RuPaul: Drag is political and combats male-dominated culture
The host of Drag Race has explained why he thinks identity is a political issue.
RuPaul has said that the drag subculture is a “a big f-you” to male-dominated culture and that his reality series Drag Race has a political agenda.
The TV star, whose hit programme sees him and a panel of judges try to find “America’s next drag superstar” through a series of challenges, said he would not allow a biological woman to take part as a contestant.
The 57-year-old told The Guardian Weekend magazine: “Drag loses its sense of danger and its sense of irony once it’s not men doing it, because at its core it’s a social statement and a big f-you to male-dominated culture.
“So, for men to do it, it’s really punk rock, because it’s a real rejection of masculinity.”
He said that he would “probably not” allow a transgender woman who had fully transitioned to take part on the programme either, although they do accept biologically-born males who are in the transition period and who identify as women.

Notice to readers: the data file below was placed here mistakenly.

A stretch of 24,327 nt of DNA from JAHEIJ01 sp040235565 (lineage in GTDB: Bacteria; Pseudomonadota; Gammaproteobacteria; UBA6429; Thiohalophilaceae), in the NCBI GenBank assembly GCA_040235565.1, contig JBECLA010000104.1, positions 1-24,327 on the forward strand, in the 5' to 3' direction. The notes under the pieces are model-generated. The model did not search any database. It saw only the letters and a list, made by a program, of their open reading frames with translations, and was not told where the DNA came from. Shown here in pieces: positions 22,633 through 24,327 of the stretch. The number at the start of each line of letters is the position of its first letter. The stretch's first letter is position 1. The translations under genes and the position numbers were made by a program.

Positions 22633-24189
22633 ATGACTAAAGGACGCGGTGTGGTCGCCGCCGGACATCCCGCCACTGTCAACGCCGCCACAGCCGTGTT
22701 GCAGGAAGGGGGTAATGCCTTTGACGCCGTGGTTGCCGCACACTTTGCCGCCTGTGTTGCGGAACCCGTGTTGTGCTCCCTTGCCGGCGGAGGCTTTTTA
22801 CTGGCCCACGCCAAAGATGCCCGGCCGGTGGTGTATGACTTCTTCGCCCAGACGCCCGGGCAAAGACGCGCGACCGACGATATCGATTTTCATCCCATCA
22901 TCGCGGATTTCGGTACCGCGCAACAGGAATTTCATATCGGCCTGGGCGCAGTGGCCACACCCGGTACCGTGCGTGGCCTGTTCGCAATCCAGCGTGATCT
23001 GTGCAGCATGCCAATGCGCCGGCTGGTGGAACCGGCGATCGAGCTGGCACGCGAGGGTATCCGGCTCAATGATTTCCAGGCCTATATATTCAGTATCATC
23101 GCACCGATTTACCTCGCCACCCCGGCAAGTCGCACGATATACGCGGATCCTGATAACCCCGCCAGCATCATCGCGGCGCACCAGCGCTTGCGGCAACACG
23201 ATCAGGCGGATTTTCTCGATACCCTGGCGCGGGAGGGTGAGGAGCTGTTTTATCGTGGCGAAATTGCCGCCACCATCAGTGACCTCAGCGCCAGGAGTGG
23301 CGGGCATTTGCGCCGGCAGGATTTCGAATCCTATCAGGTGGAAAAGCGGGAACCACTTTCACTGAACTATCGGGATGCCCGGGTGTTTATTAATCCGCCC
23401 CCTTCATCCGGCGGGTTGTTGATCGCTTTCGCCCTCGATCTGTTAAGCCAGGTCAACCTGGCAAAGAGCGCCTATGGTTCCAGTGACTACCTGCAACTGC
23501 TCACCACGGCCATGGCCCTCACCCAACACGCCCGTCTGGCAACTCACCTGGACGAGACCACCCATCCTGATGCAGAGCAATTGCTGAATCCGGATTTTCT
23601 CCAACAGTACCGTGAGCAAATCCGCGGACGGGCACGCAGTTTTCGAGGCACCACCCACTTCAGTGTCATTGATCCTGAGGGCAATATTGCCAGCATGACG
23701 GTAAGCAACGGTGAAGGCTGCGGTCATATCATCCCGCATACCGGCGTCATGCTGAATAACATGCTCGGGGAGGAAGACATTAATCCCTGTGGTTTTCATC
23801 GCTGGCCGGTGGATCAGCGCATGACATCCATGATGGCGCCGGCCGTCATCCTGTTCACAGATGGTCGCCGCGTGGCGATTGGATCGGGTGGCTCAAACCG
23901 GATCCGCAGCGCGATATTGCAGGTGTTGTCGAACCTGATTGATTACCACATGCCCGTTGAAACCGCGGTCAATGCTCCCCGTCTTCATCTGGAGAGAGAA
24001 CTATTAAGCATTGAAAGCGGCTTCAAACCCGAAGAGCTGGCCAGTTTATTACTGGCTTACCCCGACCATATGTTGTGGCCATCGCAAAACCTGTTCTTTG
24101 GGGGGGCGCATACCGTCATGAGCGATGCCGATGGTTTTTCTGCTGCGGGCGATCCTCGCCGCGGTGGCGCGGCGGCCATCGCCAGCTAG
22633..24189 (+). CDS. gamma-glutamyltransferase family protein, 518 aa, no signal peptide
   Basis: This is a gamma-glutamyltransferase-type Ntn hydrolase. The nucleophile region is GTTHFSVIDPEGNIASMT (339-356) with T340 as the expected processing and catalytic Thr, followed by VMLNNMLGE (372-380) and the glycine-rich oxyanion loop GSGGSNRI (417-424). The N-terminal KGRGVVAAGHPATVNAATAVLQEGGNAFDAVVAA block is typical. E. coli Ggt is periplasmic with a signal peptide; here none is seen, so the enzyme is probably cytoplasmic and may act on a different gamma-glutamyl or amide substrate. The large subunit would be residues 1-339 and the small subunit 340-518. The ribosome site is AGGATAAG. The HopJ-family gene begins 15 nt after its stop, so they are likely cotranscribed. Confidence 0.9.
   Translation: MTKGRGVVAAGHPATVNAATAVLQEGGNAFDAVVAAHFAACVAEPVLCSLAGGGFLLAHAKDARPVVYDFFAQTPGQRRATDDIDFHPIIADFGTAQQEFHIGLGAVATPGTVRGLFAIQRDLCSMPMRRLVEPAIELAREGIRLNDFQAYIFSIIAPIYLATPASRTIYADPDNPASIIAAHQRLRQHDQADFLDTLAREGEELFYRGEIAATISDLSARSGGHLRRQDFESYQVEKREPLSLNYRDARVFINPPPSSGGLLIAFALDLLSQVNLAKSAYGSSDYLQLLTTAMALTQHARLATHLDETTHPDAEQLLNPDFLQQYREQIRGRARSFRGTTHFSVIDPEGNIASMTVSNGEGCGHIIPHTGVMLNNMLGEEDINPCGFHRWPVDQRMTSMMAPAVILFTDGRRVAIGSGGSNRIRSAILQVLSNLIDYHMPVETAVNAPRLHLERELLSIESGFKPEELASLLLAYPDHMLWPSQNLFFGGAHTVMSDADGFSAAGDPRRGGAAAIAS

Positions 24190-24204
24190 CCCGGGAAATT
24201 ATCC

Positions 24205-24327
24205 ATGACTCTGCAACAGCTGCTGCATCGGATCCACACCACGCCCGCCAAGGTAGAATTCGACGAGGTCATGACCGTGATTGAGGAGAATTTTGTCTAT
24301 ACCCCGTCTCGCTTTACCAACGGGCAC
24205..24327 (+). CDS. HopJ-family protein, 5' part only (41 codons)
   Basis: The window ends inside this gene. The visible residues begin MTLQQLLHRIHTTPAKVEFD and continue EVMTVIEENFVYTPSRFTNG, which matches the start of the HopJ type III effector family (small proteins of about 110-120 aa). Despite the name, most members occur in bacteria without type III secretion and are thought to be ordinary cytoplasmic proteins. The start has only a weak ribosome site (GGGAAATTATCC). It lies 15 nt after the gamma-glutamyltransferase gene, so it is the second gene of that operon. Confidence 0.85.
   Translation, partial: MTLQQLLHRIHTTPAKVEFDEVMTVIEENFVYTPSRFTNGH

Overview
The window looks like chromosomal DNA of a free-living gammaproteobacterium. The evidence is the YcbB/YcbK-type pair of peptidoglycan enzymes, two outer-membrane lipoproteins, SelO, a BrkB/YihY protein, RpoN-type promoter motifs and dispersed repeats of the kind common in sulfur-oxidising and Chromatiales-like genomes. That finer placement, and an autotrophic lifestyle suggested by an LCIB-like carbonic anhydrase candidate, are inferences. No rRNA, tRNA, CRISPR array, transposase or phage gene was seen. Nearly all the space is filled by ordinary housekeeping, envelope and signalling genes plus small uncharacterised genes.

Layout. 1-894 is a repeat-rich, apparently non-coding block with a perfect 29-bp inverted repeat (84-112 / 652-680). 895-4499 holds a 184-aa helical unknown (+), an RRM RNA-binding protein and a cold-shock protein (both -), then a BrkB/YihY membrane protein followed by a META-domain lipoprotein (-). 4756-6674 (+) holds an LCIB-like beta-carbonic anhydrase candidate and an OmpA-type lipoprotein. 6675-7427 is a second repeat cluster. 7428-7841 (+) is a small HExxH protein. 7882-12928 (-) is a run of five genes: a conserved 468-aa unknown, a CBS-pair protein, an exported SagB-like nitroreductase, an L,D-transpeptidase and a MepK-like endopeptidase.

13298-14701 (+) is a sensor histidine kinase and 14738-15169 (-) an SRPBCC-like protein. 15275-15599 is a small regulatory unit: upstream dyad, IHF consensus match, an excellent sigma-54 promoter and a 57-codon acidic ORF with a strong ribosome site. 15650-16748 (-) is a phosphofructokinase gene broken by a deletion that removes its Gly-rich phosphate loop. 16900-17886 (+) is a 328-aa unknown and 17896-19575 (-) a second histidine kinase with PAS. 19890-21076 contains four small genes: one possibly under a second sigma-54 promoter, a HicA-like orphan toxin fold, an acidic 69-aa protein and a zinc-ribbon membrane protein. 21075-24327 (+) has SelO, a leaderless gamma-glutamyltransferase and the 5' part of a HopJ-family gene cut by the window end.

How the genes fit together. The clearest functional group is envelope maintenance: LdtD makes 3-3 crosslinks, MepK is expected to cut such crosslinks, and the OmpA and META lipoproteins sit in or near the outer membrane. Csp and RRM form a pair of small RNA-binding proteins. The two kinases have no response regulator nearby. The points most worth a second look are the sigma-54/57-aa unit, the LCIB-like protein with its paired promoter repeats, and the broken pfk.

“You can identify as a woman and say you’re transitioning, but it changes once you start changing your body,” he said.
“It takes on a different thing; it changes the whole concept of what we’re doing. We’ve had some girls who’ve had some injections in the face and maybe a little bit in the butt here and there, but they haven’t transitioned.”
The drag queen and actor, who has won two Emmys for hosting Drag Race, said there is an “emotional tug-of-war” associated with men in drag and its importance in going against societal norms.
“For people to do drag and make it their profession in a male-dominated culture, they have to go through so much emotional tug-of-war, because society says, ‘You’re not supposed to do that’,” he said.
At its core drag is a social statement and a big f-you to male-dominated culture. RuPaul
“So, the strength and humanity it takes to maintain yourself and your dreams create many different layers of consciousness. That’s where the humanity comes from.”
RuPaul said that while the programme does not have a political agenda “in terms of policies in Washington”, it does have a “position on identity”.
He said that is “the most political you can get”.
“It has politics at its core, because it deals with: how do you see yourself on this planet? That’s highly political,” he added.
He said: “It’s a big f-you. So the idea of sticking to one identity – it’s like I don’t care, I’m a shapeshifter, I’m going to fly around and use all the colours, and not brand myself with just one colour.”